APTN National News
The federal New Democratic Party is calling for an independent investigation into the department of Aboriginal Affairs and Justice Canada’s conduct at the Canadian Human Rights Tribunal.
On Wednesday, the tribunal panel accused both departments of knowingly misleading the tribunal and the parties involved in a discrimination case against the government.
“The government has obligations at this tribunal,” said NDP Aboriginal Affairs critic Jean Crowder. “And they are well aware of them and they have disregarded those obligations.”
The tribunal is hearing a case brought on by the First Nations Child and Family Caring Society and the Assembly of First Nations. Both accuse Canada of spending less on First Nations child welfare than what provincial governments spend for non-First Nations children.
The controversy is around tens of thousands of documents relevant to the case that Canada failed to disclose to the tribunal and the parties involved. The discovery of the 50,000 documents only came after Cindy Blackstock, executive director of the First Nations Child and Family Caring Society, became curious about the lack of information being disclosed by Canada at the hearing.
In the fall of 2012, Blackstock filed an access to information request to Aboriginal Affairs. In April 2013, she received a compact disc containing thousands of records dealing with First Nations child welfare agencies across the country and information regarding some of the witnesses who had already testified at the tribunal for the case.
When Blackstock cross-referenced the information to what the government had disclosed, she found that the information was no where to be found.
“There needs to be an investigation into the procedure,” said Crowder. “Who made the decisions? If the access to information hadn’t come up, those documents may never have come to light.”
The tribunal panel overseeing the case chastised the government for its lack of transparency.
In a ruling released Wednesday the panel wrote: “The respondent (Canada), knew of the existence of a number of these documents, prejudicial to its case and highly relevant in the summer of 2012 and yet failed to disclose them.”
According to the panel, the government knew back in October 2012 that it would miss its deadline to disclose the records set for February 25, 2013. It was informed by the company it hired, Public History Inc., that it was at risk of missing its deadline because of the vast amount of information it was sifting through.
The government hired a second company to assist in the procedure. Canadian Development Consultants Inc. that also informed the government in March of 2013 that it would not have a package ready until the end of September.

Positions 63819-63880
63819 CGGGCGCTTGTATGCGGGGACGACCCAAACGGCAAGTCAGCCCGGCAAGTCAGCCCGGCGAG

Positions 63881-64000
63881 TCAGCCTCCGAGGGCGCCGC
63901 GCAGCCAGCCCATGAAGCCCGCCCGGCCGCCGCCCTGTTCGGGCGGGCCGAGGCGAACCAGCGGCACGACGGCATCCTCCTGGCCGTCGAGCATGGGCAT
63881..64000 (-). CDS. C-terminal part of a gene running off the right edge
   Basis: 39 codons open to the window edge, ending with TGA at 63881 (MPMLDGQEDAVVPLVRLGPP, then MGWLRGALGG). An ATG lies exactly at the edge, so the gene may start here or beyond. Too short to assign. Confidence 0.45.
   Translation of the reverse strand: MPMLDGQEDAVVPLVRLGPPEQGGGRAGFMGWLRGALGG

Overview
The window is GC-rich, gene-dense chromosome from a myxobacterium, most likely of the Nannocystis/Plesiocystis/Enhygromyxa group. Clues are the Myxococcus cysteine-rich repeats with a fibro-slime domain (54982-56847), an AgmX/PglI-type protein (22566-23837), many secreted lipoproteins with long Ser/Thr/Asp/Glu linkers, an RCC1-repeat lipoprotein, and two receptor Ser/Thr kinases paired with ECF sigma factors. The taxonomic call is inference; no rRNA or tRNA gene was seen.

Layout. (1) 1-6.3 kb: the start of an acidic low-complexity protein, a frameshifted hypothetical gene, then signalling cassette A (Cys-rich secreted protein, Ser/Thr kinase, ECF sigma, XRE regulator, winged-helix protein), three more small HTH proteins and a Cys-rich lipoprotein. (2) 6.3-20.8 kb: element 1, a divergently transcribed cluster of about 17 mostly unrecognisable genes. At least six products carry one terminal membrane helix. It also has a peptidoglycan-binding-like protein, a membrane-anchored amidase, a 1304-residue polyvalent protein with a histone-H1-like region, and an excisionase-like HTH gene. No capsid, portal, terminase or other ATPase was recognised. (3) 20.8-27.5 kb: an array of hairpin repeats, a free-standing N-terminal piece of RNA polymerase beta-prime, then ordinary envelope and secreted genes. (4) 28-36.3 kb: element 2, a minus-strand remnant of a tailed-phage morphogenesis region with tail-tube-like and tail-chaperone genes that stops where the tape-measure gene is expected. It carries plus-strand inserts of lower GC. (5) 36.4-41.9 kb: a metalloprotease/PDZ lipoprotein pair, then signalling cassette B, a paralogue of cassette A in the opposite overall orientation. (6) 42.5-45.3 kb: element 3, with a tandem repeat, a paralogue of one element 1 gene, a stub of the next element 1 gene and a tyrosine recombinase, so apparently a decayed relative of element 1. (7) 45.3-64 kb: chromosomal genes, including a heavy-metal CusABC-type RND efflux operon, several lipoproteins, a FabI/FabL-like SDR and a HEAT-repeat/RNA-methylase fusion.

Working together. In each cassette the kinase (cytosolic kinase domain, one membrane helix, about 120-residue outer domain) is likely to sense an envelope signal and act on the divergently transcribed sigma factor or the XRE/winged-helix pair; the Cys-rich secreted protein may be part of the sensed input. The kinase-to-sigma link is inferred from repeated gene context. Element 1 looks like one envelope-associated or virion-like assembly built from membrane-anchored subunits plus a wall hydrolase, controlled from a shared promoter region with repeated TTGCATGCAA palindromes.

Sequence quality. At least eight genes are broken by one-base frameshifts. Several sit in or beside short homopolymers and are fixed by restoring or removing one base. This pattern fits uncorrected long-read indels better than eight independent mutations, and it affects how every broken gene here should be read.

“It is deeply troubling that the federal government continues to delay and obstruct an inquiry aimed at achieving fairness, justice and safety for First Nations children,” said Jonathan Thompson, director of Child Welfare for the Assembly of First Nations.”
The panel noted in its Wednesday ruling that Canada had several opportunities to inform the tribunal and the parties of the extent of the information and the delays but failed to do so, “had the respondent communicated the challenges it faced in obtaining these large amount of disclosure, the tribunal, with the parties, could have worked together to find a solution. The respondent has denied this opportunity to everyone and forced the tribunal, to put it bluntly, into a mode of damage control.”
“The lengths to which this government will go to avoid accountability and responsibility is simply astonishing,” said Liberal Aboriginal Affairs critic Carolyn Bennett. “Their priorities are crystal clear in this case: political damage control is more important to them than the wellbeing of Aboriginal children. Canadians should and will be disgusted by this.”
Now months behind schedule, the hearings into the discrimination case will resume in September.
Cindy Blackstock supports a call for an independent investigation but only on certain conditions.
“I would very much welcome an independent review so long as it respects the integrity of the tribunal process,” said Blackstock. “It is very concerning to me that in a case impacting 161,000 children that the Government of Canada has repeatedly tried to derail the tribunal hearings using procedural technicalities and within the past month has been found responsible for violating both the Privacy Act and tribunal disclosure rules in relation to the child welfare case.”
APTN asked the department of Aboriginal Affairs to respond to the allegations leveled by the tribunal panel. Instead, the following statement was sent by the department.
“Our Government believes that the best way to ensure First Nations children and families get the support and services they need is by working together – with First Nations, provinces and territories. To date, the government has provided 158,000 pages of relevant material to the Canadian Human Rights Tribunal and we will continue to abide by their rules and procedures by ensuring that all documents relevant to the proceedings are provided.”